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Jim Folk, VP of Ballpark Operations for the Cleveland Indians

Originally published: 09.01.09 by Terry Tanker


 

What do you do 50 words or less?

I oversee the physical plant of the ballpark, capital repairs and improvements, mechanical and engineering, construction projects, safety, security, fan services, maintenance, custodial, grounds keeping, ushers, ticket takers, police, and parking.

What does the organizational structure of ballpark operations look like?

“Front-of-House” (those who directly interact with the fans - Security, Ushers, and Fan Services) and “Back-of-House” (support - Maintenance, Custodial, and Grounds). We have Directors of Ballpark Operations, Facility Maintenance, and Field Maintenance. Each has their staff to oversee various aspects of their areas of responsibility.

How do you communicate effectively with so many people?

We talk to each other constantly throughout the day (and nights and weekends, thanks – or curses – to BlackBerrys and cell phones), there are weekly department meetings, timely homestand meetings, daily pre-game briefings, and checklists – think Mission Control. With a facility as large as this and with so many people working so many different shifts, it is critical we all have an understanding of what each other is working on. Communication is key to our success.

How many people does that include?

Approximately 2,000 on a game day sell out, 700 if we’re


not sold out.

Are you the one that has to field “odd requests” from patrons?

Yes, there are two extremes. Getting married at home plate and scattering relative’s ashes around the infield. We’ve relaxed a little on the marriage ceremonies but have held the line on the ashes…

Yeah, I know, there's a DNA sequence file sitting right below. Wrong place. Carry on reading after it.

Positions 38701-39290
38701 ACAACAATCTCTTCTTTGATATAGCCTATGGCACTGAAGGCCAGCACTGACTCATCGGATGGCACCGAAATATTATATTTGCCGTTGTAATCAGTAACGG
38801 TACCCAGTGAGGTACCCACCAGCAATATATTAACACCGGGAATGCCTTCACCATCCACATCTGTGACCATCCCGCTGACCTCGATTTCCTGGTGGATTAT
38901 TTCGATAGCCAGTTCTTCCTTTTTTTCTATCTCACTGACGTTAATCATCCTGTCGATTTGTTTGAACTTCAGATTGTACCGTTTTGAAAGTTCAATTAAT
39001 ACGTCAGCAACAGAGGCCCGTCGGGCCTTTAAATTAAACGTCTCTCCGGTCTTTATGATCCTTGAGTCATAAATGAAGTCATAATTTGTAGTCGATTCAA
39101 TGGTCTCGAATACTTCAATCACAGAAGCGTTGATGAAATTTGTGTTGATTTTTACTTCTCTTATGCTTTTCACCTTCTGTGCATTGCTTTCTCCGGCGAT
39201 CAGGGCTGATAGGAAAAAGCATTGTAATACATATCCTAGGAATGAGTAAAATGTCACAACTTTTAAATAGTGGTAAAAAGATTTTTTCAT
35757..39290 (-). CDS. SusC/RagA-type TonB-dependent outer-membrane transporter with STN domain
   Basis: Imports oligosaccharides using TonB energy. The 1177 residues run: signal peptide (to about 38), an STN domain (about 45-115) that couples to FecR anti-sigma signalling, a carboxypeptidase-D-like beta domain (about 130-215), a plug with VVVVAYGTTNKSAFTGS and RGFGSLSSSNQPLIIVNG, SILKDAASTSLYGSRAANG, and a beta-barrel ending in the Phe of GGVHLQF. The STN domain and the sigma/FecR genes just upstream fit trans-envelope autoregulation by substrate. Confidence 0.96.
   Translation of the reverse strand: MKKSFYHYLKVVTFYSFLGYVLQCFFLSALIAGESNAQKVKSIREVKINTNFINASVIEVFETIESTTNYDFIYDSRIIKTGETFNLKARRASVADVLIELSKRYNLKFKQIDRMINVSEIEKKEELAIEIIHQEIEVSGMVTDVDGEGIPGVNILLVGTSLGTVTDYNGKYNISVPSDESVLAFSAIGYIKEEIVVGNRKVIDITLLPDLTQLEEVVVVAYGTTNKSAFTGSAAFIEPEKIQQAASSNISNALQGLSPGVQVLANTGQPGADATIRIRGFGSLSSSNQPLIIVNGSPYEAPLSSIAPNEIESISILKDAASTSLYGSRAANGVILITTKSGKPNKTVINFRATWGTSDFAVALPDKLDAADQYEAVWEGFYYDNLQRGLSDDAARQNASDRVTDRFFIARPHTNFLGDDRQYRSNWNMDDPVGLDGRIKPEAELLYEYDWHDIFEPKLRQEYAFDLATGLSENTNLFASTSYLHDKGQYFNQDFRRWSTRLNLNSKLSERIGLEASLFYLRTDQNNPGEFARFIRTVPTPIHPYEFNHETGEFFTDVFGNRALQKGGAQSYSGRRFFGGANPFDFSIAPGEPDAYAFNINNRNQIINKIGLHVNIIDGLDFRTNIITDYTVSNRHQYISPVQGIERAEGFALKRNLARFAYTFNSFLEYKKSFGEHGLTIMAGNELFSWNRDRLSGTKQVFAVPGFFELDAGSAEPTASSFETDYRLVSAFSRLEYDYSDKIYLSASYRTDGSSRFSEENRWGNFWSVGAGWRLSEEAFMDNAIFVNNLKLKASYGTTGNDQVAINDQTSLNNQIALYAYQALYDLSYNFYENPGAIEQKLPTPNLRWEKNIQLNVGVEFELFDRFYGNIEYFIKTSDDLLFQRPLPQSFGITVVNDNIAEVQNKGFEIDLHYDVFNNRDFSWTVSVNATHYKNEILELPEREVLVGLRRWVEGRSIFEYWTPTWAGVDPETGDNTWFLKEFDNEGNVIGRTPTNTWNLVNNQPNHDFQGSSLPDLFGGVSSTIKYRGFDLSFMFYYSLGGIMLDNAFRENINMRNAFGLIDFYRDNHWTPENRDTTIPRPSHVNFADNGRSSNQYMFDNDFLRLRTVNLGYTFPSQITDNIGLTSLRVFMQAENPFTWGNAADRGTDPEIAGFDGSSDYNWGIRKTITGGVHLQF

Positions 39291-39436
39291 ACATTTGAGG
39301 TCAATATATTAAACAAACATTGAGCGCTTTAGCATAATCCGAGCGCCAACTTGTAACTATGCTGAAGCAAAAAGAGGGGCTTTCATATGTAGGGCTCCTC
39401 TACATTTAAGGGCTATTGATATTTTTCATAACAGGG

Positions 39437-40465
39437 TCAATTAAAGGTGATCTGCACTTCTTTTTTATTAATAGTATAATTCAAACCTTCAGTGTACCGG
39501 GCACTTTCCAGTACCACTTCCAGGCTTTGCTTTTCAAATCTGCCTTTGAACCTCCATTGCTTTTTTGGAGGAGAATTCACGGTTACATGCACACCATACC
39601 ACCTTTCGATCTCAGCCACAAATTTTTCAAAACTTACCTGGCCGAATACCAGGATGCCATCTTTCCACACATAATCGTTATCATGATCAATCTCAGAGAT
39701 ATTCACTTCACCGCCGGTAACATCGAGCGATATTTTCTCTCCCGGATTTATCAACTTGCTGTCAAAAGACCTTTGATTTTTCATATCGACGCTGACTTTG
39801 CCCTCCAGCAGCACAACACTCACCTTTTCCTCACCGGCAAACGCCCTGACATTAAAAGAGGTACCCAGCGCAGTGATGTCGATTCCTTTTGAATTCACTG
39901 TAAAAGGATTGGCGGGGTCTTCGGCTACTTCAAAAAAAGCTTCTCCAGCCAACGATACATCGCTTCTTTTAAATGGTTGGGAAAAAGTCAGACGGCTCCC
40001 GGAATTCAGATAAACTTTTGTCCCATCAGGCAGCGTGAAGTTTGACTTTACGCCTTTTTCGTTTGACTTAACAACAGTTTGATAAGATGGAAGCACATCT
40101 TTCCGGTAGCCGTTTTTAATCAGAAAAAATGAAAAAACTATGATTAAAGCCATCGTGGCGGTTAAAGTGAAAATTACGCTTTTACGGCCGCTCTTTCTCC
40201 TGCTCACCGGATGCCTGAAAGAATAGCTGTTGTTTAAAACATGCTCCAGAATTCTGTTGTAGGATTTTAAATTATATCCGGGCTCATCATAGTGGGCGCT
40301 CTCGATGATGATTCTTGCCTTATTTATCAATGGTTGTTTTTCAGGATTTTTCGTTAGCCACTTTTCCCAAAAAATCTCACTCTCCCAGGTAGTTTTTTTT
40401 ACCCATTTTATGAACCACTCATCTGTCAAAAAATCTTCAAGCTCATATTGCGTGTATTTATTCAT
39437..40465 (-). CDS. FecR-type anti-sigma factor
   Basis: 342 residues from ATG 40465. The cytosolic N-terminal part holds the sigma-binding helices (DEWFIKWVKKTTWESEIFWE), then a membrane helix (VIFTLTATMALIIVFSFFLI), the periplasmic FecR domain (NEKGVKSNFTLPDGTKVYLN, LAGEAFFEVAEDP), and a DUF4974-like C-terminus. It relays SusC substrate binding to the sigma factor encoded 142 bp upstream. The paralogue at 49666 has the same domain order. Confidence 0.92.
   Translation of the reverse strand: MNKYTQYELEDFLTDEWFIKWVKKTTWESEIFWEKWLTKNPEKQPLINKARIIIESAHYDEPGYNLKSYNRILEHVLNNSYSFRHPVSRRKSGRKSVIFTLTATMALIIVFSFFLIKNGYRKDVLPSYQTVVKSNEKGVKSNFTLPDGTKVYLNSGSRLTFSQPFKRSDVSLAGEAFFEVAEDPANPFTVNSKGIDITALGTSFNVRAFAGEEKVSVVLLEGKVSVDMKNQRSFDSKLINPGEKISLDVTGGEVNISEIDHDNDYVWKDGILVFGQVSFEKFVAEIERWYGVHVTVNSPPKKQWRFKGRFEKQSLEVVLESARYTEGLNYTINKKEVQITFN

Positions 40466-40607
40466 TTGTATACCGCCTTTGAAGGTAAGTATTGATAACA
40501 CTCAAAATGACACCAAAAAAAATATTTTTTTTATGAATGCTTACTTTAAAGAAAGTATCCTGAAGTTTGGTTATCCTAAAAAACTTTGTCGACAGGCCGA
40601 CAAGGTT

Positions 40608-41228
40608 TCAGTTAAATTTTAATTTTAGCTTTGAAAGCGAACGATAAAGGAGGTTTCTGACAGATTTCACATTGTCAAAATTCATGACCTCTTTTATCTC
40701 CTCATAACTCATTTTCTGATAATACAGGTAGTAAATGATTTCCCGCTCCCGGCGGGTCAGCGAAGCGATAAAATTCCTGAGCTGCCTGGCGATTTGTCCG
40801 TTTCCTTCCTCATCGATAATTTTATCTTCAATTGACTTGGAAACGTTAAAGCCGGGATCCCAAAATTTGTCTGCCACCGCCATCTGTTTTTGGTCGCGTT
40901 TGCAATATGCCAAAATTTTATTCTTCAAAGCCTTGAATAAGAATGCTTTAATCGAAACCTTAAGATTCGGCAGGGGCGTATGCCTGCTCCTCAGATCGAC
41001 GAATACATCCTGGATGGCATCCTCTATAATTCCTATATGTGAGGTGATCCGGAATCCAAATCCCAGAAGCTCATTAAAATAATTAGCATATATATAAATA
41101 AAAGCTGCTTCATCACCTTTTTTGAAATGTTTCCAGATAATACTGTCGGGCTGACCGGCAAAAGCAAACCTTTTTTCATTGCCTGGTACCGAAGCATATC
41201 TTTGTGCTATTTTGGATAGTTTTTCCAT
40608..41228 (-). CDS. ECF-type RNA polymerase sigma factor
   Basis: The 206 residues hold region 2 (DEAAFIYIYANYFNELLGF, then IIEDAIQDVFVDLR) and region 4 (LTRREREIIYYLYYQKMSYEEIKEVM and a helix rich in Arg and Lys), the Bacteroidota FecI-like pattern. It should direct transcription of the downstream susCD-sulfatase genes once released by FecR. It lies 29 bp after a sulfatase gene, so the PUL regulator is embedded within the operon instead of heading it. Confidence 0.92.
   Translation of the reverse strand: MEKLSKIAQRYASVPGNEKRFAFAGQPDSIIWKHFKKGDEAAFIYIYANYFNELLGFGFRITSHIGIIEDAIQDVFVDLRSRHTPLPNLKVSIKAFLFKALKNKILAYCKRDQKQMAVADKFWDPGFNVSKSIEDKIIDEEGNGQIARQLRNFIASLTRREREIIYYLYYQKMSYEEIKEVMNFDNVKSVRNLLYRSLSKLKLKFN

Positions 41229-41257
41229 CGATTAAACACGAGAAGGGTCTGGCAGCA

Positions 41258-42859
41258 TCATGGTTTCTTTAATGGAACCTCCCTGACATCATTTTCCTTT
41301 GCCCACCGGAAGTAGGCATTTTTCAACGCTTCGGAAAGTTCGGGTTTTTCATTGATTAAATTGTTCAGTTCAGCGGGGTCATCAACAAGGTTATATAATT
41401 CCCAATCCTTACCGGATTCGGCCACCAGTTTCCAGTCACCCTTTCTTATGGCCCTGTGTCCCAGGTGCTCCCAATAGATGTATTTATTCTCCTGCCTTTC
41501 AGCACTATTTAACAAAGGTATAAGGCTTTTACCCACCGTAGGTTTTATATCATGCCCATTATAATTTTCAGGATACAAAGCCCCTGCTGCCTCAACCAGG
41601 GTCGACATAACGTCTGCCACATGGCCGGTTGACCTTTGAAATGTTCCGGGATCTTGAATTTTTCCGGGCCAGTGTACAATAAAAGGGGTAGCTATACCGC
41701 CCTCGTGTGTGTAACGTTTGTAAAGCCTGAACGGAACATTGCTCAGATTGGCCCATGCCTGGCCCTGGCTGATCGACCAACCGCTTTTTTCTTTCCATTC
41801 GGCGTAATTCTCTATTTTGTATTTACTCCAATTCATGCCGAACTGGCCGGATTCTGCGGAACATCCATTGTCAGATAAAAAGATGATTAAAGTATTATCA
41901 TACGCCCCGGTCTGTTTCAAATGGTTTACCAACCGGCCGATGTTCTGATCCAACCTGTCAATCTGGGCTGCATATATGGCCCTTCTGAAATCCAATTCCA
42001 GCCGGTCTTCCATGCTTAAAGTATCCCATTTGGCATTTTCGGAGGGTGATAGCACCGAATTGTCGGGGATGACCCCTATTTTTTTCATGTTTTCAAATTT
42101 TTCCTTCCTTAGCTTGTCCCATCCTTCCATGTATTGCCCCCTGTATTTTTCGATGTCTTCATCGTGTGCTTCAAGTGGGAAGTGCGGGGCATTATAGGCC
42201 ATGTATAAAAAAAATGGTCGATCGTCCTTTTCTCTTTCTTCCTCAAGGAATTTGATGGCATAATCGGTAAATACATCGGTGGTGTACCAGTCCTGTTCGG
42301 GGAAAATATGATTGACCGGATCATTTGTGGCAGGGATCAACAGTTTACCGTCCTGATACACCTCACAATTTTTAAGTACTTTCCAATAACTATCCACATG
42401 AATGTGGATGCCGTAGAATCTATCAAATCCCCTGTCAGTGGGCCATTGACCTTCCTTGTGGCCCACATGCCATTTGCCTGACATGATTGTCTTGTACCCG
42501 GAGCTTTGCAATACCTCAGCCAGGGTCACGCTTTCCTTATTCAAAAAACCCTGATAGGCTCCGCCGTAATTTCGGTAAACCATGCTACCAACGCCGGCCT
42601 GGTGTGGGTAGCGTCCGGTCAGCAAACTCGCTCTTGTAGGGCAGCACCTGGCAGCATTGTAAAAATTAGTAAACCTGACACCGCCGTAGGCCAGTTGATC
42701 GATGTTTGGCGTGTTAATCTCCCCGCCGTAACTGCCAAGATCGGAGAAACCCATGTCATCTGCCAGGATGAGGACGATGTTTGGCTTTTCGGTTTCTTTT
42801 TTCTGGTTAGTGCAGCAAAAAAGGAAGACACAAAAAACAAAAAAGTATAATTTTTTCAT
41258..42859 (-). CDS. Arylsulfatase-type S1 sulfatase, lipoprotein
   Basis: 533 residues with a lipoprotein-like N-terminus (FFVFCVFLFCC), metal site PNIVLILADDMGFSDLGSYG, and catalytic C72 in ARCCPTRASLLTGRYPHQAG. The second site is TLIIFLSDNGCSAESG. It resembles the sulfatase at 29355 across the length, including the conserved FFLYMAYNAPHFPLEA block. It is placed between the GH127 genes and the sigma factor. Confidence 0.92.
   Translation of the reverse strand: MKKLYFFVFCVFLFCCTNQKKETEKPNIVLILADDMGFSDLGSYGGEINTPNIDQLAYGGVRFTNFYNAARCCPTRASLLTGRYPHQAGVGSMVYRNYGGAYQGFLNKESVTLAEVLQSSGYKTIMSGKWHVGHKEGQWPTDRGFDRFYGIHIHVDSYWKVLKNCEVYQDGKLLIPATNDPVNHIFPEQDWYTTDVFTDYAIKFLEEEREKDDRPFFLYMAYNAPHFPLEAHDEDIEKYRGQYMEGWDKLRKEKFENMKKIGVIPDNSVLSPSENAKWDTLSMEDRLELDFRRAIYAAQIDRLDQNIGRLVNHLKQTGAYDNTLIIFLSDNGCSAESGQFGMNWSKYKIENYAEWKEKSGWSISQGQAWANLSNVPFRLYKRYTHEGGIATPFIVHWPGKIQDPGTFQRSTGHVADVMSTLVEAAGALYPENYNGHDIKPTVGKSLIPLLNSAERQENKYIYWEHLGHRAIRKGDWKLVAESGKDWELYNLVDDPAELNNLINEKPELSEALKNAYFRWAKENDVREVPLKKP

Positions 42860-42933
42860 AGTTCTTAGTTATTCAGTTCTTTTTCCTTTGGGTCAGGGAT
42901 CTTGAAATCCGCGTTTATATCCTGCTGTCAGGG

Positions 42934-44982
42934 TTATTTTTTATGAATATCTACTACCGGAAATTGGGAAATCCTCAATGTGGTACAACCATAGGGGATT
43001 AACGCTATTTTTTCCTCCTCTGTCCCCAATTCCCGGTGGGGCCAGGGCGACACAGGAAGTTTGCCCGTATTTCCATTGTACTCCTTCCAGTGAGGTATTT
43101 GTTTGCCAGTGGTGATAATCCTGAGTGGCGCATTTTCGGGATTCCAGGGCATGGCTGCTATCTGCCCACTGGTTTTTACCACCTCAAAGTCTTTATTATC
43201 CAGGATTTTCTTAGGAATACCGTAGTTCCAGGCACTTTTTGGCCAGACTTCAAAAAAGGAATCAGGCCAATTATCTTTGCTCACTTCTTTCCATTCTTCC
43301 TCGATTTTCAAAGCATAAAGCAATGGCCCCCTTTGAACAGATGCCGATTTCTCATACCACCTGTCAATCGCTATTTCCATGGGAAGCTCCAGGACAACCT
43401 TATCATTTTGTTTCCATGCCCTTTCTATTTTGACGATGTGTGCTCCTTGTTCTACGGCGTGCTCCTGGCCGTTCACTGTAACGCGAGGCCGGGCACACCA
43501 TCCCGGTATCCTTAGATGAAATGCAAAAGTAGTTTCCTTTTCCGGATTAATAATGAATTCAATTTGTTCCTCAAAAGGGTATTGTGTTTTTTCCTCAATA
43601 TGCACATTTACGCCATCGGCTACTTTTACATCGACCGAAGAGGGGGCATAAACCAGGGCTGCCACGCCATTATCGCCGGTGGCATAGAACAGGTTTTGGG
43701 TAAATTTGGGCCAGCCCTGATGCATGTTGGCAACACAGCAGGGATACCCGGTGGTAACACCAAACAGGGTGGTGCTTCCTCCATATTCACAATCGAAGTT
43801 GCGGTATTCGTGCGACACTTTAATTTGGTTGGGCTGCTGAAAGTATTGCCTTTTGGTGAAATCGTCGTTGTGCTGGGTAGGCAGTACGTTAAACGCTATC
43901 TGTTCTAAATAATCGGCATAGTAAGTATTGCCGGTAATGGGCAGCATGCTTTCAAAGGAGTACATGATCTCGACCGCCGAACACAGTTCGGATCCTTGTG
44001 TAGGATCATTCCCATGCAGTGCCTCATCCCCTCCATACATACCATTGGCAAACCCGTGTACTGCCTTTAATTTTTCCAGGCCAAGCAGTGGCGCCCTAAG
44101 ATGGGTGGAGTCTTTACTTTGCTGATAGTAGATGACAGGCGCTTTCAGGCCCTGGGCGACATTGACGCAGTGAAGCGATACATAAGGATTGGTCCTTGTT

What’s the funniest thing you’ve seen at the ballpark?

There are many over the course of each season. Watching my Facility Maintenance Director and his Assistant trap a wayward possum in the Visiting Dugout a few weeks back (pre-game, of course) stands out.

Were you involved with the new construction of Jacobs Field in 1994 – now Progressive Field? 

Yes, I was here for the first concrete pour, so I got to see the whole thing come out of the ground.

What were some of the management challenges opening a new ballpark?

The planning and organizing is truly monumental.  Our charge is to provide a safe, pleasant and comfortable environment to every visitor.  Opening the park in 1994 was made even more unusual because President Clinton was scheduled to throw out the first pitch.  The Secret Service and the White House staff descended upon us and added an additional dynamic and excitement to opening the park.

What’s it like to open a new ballpark?

In my world, it is as good as it gets, especially if you are able to be involved with the early stages of design and construction. Your fingerprints are everywhere in the building.  I’ve been fortunate enough to be involved in the opening of three facilities, and have enjoyed the activity tremendously ... AFTER it was all over.